England's captain Eoin Morgan
England's captain Eoin Morgan, centre, walks past India's Virat Kohli, right, and Rohit Sharma during the World Cup match between them at Edgbaston in Birmingham. Image Credit: AP

Who will solve these lingering mysteries?

By Chiranjib Sengupta, Assistant Editor

England's Chris Woakes
England's Chris Woakes, second right, celebrates with teammates the dismissal of India's Rohit Sharma, during the match at Edgbaston in Birmingham. Image Credit: AP

Dubai: In India, saffron is known as the colour of sacrifice.

It’s hardly a wonder then that Team India, sporting their saffron jerseys for the first time on Sunday, sacrificed the spirit of the cricket at the altar of tactical convenience in their match against England. The macabre spectacle that the match degenerated into towards the end forced many spectators at Edgbaston to abandon the game and leave the stadium.

The match was always going to be tough – not because an Indian victory would have given Pakistan a comfortable chance of making it to the semi-finals, but because England were on the verge of being ousted from the final four. They still can be, but at least England have made a strong case.

Back to the game, and fans around the world are not upset because India lost.

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They are upset because of the cowardly surrender with which the team accepted their fate – even with five wickets in hand and one of the best finishers of the game on the crease.

They are upset because India lost the game BY A MEAGRE 31 RUNS.

They are upset because India NEVER seemed interested in winning the match.

Here are some of the unanswered questions that linger nearly 24 hours since the game finished:

1. Bowling two spinners was one fatal error of judgement by the team management. But then why those two bowlers were allowed to complete their full quota of 20 overs and concede 160 runs is a mystery bigger than the Bermuda Triangle. By contrast, England used Adil Rashid for only 6 overs and giving away 40 runs. What happened to part-timer Virat Kohli? Why not even try the off-break of Kedar Jadhav? How about Rohit Sharma?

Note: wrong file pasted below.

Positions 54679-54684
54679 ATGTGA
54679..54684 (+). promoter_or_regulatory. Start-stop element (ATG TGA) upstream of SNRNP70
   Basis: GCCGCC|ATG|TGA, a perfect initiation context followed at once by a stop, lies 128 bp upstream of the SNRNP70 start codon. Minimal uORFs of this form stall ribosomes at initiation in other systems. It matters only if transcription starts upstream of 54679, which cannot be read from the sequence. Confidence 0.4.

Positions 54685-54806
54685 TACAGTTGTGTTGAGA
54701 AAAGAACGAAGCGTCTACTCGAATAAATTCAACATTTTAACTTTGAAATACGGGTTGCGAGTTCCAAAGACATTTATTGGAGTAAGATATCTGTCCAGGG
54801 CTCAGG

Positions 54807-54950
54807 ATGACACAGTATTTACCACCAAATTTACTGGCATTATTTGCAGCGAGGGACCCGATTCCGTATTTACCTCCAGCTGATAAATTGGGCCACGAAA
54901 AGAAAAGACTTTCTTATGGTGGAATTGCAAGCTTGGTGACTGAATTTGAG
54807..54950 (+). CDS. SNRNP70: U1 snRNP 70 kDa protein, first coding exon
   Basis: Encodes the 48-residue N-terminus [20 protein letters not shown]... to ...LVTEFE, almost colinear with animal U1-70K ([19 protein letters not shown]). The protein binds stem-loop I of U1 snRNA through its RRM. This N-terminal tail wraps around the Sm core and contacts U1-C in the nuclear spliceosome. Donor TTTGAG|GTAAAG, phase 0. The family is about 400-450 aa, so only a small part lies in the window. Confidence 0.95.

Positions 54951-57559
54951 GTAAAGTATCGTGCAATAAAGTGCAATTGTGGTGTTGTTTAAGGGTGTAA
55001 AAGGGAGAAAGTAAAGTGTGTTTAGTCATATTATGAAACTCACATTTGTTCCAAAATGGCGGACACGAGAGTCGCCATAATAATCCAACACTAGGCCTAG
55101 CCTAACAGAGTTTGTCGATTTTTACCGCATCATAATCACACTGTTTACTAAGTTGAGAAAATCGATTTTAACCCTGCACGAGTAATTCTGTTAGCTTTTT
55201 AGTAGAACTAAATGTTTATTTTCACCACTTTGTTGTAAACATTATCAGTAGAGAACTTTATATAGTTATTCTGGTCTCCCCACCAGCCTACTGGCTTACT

India's MS Dhoni (left) speaks with Yuzvendra Chahal
India's MS Dhoni (left) speaks with Yuzvendra Chahal during the World Cup group stage match against England at Edgbaston in Birmingham. Image Credit: AFP

2. Mohammad Shami has been in devastating form this World Cup ever since he got a look in to replace an injured Bhuvaneshwar Kumar. And despite swinging matches India’s way, his contribution hasn’t really been acknowledged. His first five-wicket haul in World Cup yesterday was a moment for celebration for the nation. But his death-over bowling wasn’t – where a pacer like him bafflingly bowled so many straight full-toss deliveries, just asking the batsmen to connect for a lusty boundary.

3. Why did India promote Rusty Rishabh ahead of Hardik Pandya? By the team’s own admission, Rishabh Pant hasn’t had enough time to get a good feel of English conditions in the one-day format. This is his first World Cup. His rambling innings and desperate attempts to get run out clearly showed it. And Hardik Pandya has been in blistering form. Therefore was the logic of introducing a left-right combination the only deciding factor? An extra 10-over stay by Pandya could have had a completely different result.

4. How do you explain India’s slog over batting? It was the same pair of Dhoni and Jadhav that significantly slowed down India’s scoring rate against Afghanistan. But then India were batting first. And it was Afghanistan. Here, there was a lot at stake. Including the pride of Team India and millions of their die-hard fans. Scoring singles in the death overs? One six in India’s entire batting innings? We now know that TS Eliot is Team India’s favourite poet. For it was he who wrote: “This is the way the world ends, not with a bang but a whimper.” The match ended the same way for the men in saffron yesterday. They never wanted to win it.